This document was originally published in The Drama: Its History, Literature and Influence on Civilization, vol. 7. ed. Alfred Bates. London: Historical Publishing Company, 1906. pp. 11-13.

Notwithstanding the intermittent hostility of the Parlement, farce outlived the graver drama from which it sprang. For some time past the popularity of the Mysteries and Miracles had been steadily declining. They had been spun out until the representation of the shortest occupied days, and the most pious spectator must have found them wearisome. They had ceased to be in harmony with the temper of the age. The dawn of latter-day civilization had broadened into what seemed almost as the perfect day. The intellectual agitation induced by the events of the last hundred years--the revival of ancient literature, the overthrow of the Ptolemaic system, the downfall of the Moors in Spain, the discoveries of Iberian navigators, political changes and the partial liberation of the Church--had lifted the human mind out of the narrow ruts in which it had so long been content to move. New idead began to hold sway; an ardent and restless spirit of inquiry was abroad in the land; opinions which seemed to be bound up with life itself were rejected or essentially altered. Unlike other medieval institutions, chivalry not excepted, religion emerged with added strength from the ordeal; for while a vague skepticism may have found expression in the pages of Rabelais and Montaigne, among the nation at large the old child-like simplicity of faith gave way to a higher sense of the dignity and grandeur of Christianity.

The Renaissance also served to raise the standard of literary taste, inasmuch as, aided by the invention of printing, it was bringing imperishable monuments of ancient poetry and prose within the reach of all who could read. Under these circumstances the sacred drama, with its odd intermixture of the sublime and the grotesque, its crudeness of form and substance, rapidly lost the charm it had once possessed. Catholics and Huguenots united in denouncing it as likely to bring religion into contempt, and its defects in the way of style were glaring enough to evoke a flood of ridicule. The Brethren of the Passion, so far from appreciating the necessity of reforming their entertainments, sought to compensate themselves for the coldness of the lettered playgoers by appealing more than ever to the unlettered--in other words, by giving increased prominence to satire and scandal. By this change of policy they simply accelerated their doom; and a few years later, the French religious drama, the oldest institution of the kind in western Europe, passed away with the state of society which permitted such things to exist.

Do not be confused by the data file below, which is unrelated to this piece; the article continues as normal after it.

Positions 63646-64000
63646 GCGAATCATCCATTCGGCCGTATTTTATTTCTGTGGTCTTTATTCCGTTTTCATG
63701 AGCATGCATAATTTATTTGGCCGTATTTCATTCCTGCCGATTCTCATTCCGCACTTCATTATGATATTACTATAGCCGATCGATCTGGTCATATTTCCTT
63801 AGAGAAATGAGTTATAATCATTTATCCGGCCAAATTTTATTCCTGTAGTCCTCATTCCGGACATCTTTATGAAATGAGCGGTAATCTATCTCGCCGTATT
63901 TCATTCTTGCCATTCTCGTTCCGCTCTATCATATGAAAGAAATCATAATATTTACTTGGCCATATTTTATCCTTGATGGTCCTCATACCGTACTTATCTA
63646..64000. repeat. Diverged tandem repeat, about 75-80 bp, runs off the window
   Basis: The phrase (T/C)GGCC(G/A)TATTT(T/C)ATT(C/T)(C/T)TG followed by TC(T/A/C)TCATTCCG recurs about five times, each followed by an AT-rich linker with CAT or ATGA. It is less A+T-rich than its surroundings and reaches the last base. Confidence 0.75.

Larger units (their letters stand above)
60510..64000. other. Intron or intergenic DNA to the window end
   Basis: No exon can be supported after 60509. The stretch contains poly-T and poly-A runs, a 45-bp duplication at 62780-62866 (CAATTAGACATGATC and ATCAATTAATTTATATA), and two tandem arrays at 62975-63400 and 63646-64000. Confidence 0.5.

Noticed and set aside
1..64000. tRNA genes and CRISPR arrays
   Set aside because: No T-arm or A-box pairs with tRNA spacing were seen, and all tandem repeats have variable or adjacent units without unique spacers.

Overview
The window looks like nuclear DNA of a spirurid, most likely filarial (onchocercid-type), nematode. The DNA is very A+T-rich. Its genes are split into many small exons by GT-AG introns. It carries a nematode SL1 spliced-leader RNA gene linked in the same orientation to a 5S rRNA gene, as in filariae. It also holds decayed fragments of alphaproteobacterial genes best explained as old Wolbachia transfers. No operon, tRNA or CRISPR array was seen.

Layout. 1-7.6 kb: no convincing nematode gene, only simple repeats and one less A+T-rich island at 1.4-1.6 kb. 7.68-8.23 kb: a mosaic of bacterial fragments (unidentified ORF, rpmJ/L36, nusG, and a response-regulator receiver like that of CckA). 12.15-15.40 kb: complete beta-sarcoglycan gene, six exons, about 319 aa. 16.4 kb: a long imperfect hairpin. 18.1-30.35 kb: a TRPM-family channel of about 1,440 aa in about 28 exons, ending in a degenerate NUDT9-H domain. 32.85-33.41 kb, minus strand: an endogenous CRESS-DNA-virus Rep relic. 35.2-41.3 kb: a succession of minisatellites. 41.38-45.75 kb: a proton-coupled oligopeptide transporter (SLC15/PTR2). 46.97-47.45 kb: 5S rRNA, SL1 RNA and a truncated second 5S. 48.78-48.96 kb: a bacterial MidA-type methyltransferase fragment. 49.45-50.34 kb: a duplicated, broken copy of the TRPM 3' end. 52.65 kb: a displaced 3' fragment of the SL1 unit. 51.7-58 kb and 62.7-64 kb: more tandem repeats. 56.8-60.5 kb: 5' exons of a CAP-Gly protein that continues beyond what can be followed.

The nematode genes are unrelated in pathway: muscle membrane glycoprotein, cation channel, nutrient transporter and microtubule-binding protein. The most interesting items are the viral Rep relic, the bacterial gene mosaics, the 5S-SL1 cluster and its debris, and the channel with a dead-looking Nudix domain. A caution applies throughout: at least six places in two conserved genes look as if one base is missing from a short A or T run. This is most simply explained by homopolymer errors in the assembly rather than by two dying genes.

The great majority of the priesthood could not reconcile themselves to the purely secular drama, especially after they saw that a great revolution was in progress about them. Might not the theatre be employed to disseminate ideas more or less inimical to their doctrines and pretensions? Were they not really warming a viper in their bosom? The decree of 1548, abolishing the religious drama, did away with the only reason they had for dissembling their hostility to the farce--namely, a reluctance to throw discredit upon an institution which partly devoted itself to the service of Christianity. Henceforward the clergy were uncompromising opponents of theatrical amusement in any shape. They reprehended play-going as incompatible with true devotion, purity of life and sobriety of thought. They condemned the actor to a kind of social outlawry, declaring that, unless he solemnly forswore his profession, he could not receive the holy communion or be entitled to Christian burial.

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